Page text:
Watch: When a field became a chess board and machines its pieces

Updated on Sep 05, 2016 03:45 PM IST

Farmers in a Spanish village invited two players for a game of chess and replicated their moves on a giant field using tractors and other agricultural machinery as pieces, sometime last week.

Thirty two farming machines, ranging from tractors, cultivators to harvesters stood purring on a giant chess board ready to move according to the moves made by the two young players.(Youtube screen grab)
Thirty two farming machines, ranging from tractors, cultivators to harvesters stood purring on a giant chess board ready to move according to the moves made by the two young players.(Youtube screen grab)
Hindustan Times | By, New Delhi

Take that! Last week farmers in a Spanish village invited two players for a game of chess and replicated their moves on a giant field using tractors and other agricultural machinery as pieces, according to chessbase.com.

For the second time this year, the 250-odd farming families in Hinojosa, a sleepy little village in Guadalajara province, decided to organise such a unique game of chess.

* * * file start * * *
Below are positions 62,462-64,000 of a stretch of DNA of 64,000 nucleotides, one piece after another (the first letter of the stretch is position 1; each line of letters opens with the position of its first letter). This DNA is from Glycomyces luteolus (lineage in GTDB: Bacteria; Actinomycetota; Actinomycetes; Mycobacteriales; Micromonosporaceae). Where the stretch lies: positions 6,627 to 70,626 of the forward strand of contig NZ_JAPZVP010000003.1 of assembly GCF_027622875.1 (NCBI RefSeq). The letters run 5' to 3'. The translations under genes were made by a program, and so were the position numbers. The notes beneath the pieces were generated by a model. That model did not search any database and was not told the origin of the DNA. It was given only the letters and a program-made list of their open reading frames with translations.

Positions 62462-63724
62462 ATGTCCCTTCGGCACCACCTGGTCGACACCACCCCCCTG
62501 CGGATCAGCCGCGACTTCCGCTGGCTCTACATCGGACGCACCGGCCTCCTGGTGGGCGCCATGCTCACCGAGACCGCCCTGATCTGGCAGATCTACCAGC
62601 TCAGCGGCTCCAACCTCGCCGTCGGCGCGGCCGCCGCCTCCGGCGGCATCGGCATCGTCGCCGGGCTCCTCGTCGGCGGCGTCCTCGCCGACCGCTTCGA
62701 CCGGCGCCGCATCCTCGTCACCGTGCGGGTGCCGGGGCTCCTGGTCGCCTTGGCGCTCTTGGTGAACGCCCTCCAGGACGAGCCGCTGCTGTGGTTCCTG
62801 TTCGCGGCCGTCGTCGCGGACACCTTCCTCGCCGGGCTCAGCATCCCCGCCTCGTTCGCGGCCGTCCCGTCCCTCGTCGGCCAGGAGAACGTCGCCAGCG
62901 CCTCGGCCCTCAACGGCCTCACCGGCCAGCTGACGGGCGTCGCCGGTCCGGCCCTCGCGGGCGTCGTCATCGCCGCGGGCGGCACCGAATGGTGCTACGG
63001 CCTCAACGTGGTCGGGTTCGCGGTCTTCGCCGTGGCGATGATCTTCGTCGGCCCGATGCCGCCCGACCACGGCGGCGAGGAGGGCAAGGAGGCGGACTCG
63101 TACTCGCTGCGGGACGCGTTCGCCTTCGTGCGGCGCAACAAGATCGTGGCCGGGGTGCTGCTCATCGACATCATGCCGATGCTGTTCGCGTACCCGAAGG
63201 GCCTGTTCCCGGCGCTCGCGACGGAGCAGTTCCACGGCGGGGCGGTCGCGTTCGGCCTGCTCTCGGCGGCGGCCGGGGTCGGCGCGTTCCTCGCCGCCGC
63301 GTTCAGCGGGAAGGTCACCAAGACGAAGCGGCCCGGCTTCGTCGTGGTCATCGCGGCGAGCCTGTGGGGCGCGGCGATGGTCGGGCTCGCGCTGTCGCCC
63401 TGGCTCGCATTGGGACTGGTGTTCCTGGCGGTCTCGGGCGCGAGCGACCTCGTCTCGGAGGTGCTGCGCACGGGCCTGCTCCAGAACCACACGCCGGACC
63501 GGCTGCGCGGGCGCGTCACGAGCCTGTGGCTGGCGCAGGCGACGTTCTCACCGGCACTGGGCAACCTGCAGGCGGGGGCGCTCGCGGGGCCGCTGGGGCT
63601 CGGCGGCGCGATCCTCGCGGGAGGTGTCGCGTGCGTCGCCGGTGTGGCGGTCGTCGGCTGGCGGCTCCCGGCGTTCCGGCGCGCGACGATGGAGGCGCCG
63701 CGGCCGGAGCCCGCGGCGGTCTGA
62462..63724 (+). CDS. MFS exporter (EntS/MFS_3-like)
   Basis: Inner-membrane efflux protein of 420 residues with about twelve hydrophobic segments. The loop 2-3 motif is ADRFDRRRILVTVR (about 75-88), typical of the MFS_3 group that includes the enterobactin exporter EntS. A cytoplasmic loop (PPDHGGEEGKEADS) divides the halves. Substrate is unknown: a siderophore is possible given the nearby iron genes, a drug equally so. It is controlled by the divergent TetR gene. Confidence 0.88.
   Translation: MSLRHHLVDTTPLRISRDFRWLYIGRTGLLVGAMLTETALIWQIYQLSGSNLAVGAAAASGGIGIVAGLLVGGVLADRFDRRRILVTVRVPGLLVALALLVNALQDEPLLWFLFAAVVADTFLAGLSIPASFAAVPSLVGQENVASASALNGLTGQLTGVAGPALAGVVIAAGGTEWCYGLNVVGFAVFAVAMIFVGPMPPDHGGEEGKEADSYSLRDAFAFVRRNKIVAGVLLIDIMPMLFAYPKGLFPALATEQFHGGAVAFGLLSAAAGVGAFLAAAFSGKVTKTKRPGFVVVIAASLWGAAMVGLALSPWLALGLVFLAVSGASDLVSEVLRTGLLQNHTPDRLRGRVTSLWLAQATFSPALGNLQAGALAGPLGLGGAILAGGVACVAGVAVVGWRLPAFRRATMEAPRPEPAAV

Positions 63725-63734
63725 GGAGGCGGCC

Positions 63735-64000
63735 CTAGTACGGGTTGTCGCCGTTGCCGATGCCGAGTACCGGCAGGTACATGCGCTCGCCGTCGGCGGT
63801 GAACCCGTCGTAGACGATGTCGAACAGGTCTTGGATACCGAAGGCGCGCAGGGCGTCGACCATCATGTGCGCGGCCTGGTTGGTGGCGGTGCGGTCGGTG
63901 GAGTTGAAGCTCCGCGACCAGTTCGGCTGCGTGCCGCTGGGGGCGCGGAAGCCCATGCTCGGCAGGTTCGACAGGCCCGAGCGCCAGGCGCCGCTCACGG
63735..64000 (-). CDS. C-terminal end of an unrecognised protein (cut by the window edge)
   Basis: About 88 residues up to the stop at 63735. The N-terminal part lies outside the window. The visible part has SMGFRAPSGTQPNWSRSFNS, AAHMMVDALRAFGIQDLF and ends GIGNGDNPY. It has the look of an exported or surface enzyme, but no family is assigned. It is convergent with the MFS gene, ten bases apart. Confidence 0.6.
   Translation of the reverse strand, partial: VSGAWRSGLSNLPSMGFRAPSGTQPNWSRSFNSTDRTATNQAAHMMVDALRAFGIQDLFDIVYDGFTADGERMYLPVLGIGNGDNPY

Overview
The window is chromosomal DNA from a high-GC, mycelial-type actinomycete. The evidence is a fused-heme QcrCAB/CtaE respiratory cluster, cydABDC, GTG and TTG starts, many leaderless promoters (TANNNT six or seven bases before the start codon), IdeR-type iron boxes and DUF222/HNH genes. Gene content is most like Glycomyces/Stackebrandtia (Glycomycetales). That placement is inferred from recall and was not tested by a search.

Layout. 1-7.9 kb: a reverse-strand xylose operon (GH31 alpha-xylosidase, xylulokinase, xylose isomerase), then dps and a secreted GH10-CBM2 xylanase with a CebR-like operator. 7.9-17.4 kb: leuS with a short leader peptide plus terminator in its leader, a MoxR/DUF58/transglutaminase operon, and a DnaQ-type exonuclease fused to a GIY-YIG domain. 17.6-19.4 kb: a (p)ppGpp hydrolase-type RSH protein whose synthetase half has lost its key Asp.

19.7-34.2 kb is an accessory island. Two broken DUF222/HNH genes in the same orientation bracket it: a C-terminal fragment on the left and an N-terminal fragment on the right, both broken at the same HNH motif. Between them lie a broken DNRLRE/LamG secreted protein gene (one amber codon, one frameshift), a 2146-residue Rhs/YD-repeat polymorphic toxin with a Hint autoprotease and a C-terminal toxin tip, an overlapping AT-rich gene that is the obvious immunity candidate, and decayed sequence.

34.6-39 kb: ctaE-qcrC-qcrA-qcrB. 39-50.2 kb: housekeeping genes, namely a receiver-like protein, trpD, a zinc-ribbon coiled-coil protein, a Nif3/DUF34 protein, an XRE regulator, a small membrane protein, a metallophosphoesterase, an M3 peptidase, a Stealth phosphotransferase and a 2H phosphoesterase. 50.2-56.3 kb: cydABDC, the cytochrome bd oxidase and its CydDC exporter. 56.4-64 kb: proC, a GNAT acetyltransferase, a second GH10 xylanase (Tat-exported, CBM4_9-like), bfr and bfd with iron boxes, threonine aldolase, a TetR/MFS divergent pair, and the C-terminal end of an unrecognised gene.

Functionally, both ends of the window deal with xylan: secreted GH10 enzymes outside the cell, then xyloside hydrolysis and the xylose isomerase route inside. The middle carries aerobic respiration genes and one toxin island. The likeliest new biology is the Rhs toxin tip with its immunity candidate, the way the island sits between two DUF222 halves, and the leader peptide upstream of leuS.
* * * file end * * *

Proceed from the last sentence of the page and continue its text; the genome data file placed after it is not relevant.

Thirty-two farming machines, ranging from tractors to cultivators and harvesters, stood purring on a giant chess board --- ready to ride according to the moves made by the young players.

While the players sat in a tent, the moves were relayed back to the field using walkie-talkies, and the drivers moved their machines accordingly. The entire event was shot using crane cameras.

All 32 pieces ready for the game! (Youtube screen grab)
All 32 pieces ready for the game! (Youtube screen grab)
A tractor (piece) moves on the chess field! (Youtube screen grab)
A tractor (piece) moves on the chess field! (Youtube screen grab)
The two young players battling it out on a chess board. (Youtube screen grab)
The two young players battling it out on a chess board. (Youtube screen grab)
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  • ABOUT THE AUTHOR

    Vignesh Radhakrishnan was part of Hindustan Times’ nationwide network of correspondents that brings news, analysis and information to its readers. He no longer works with the Hindustan Times.

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